Landmines

A few dollars more

Scrap metal collectors are risking their lives and limbs as they try to eke out an existence on the Kingdom's minefields

Sylvain Gharbi and Dene Mullen
July 30, 2013
A few dollars more
Survival struggle: "I have no skill and no money. I had to go on the minefield," says Rouem Tha (front), pictured with his family in Poipet Photo by Sylvain Gharbi

The  border town of Poipet provides few opportunities for its inhabitants to make an honest living. Cambodia’s very own Thunderdome, this soulless outpost located in northwestern Banteay Meanchey province is renowned for its shady characters and lingering sense of menace.

“I knew the danger. But put yourself in our shoes. We have nothing here, nothing at all,” says Roeum Tha, a 53-year-old father of five who lives in the area.

The smorgasbord of illicit activities to which Tha might be referring is limitless. Prostitution, gambling, drugs and human trafficking are just some of the moonlighting opportunities available in these parts.

Yet Tha’s field of expertise was far more dangerous. For five years, he scraped together an income by working as a scrap metal prospector, which involves scouring fields for unexploded ordnance (UXOs) such as artillery shells and aircraft bombs, which are usually made from good quality steel and copper. The metal content of landmines is usually minimal – to make them harder to find using metal detectors – thus rendering them useless in this hazardous hunt for cash.

Once the UXO has been procured, the usual process involves cracking open the shell to access the explosives inside, which can be used or sold on for fishing or commercial mining. The shell can also be sold as scrap metal, with the Mines Advisory Group (MAG) estimating that much of it ends up in Vietnam.

The lure of a slightly better life came at a high price for Tha, who lost both of his legs while scavenging in June 2010. “I have no job. I have no skill and no money. I had to go on the minefield. I knew the danger… This was survival,” he says.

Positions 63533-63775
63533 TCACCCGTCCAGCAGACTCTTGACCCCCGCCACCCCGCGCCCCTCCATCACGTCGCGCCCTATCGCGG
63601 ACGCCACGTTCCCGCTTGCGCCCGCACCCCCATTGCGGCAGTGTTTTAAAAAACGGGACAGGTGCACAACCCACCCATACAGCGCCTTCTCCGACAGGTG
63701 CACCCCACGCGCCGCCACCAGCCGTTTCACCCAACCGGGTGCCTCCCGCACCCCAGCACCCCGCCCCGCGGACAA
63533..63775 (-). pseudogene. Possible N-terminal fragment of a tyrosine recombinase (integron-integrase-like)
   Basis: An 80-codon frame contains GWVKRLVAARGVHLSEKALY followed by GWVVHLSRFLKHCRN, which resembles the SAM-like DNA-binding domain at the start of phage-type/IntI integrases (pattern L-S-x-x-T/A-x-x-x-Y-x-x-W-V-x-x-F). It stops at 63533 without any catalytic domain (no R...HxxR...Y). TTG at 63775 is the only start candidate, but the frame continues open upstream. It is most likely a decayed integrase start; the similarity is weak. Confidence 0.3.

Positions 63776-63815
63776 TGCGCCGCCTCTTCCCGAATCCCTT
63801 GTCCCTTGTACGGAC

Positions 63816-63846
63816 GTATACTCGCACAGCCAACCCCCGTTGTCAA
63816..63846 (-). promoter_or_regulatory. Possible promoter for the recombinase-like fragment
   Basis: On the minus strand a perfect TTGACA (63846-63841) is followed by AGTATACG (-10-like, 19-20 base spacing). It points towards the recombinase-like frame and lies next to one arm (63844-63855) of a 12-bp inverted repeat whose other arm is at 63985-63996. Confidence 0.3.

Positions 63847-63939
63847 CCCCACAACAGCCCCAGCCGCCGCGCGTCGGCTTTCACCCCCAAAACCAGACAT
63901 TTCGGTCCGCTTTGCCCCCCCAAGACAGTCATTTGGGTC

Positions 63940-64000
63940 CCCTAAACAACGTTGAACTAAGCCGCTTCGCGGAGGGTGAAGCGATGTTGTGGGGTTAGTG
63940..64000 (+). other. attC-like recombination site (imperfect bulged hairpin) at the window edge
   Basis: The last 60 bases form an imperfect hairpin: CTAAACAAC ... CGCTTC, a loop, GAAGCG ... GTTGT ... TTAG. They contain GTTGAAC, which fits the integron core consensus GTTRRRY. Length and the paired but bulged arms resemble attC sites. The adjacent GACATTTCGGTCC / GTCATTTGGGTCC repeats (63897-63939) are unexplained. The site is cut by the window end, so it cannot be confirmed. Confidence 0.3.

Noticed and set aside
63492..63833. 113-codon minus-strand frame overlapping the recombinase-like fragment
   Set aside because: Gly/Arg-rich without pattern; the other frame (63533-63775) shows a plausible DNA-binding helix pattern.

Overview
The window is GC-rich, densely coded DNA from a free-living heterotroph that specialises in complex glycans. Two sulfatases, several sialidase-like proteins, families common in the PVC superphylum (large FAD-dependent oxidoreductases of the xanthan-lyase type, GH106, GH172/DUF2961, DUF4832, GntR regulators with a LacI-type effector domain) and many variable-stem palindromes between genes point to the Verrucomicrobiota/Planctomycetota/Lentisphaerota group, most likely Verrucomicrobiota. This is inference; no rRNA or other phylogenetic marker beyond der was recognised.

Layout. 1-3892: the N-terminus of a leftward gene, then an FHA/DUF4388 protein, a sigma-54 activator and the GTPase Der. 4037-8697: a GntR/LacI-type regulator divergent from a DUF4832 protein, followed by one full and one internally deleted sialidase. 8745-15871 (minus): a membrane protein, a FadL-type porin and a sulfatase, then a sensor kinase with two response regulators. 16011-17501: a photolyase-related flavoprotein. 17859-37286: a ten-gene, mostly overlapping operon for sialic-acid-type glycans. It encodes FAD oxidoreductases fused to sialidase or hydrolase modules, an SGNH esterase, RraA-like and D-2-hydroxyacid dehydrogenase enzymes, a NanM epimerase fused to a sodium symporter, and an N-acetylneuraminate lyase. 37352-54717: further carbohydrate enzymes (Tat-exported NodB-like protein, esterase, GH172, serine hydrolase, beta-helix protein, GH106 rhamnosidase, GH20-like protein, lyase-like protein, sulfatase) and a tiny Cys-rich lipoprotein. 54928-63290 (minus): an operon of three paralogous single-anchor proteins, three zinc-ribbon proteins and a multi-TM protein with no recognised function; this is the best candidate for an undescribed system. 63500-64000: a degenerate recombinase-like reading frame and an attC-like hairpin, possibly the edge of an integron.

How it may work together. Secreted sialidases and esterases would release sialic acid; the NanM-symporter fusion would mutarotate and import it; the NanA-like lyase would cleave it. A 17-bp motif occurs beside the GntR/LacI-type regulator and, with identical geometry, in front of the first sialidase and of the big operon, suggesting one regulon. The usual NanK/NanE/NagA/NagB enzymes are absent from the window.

Making ends meet was difficult for Tha and his family even before the accident. The role of primary provider is now a burden placed on his eldest daughter, who receives a minimal income as a construction labourer across the Thai border.

“When we speak to the people out there, they are aware of the danger and know people that have had accidents themselves,” says Clare O’Reilly, a programme officer at MAG. “We are trying to provide people with choices so they will not have to go to dangerous areas and turn to scrap metal collection, [but] these people have to find ways of feeding their families and financing their existence.

“So if the solution is to go on a minefield, then you will go on a minefield if it is your only option in order to have an existence. People are forced into taking certain actions as a result of that, [but they] take the risk themselves and are not pressured by anybody to do it.”

In return for taking these risks, scrap metal scavengers are rewarded with approximately $0.25 for a kilogram of steel, while copper fetches about $2 per kilogram. On average, a collector can hope to reap a profit of up to $3 a day.

In 2006, the Cambodian government passed a law banning the UXO scrap metal trade. It has proved largely ineffective.

“Once a mine or a cluster bomb is dismantled and put in pieces, how can the metal be traced back to it?” asks Sem Sovantha, director of the Angkor Association for the Disabled (AAD), which partners with the Cambodian Mine Action Centre on various projects. “Who will check around here?”

Despite the government ban that came into effect the same year, in 2006 Théng Kanha accompanied her father on a hunt for UXOs, which he used to make bells and collect explosive charges for dynamite fishing in their home province of Kampong Cham.

As her father dismantled a device, he accidentally set it off. He was killed instantly. Kanha, standing next to him, was mutilated and required a leg amputation. She was six years old.

Sok Chhum, Kanha’s 45-year old mother, says her husband knew the risk but would not listen, nor take any precautions. “I told my husband countless times not to go, but to no avail. His friends were luckier,” she says. “In 2013, they’re still alive. And still picking up all that stuff.”

An amputee himself, Sovantha knows some of these foragers personally through his work with the AAD.

“Collecting scrap metal and risking everything you have is a perfect illustration of having nothing to lose. Let me give you a similar example. See those girls over there? They’re from around here,” he says, pointing out a group of three teenagers in Poipet. “They’re young, probably 14 or 15 years old, and are going towards a dead end. No education, no exit. From there, it is either begging or the sex trade.”

It is a shockingly blunt appraisal. Surely the options available to these young women do not end there?

“Options?” he sighs. “Around here, there are no options.”



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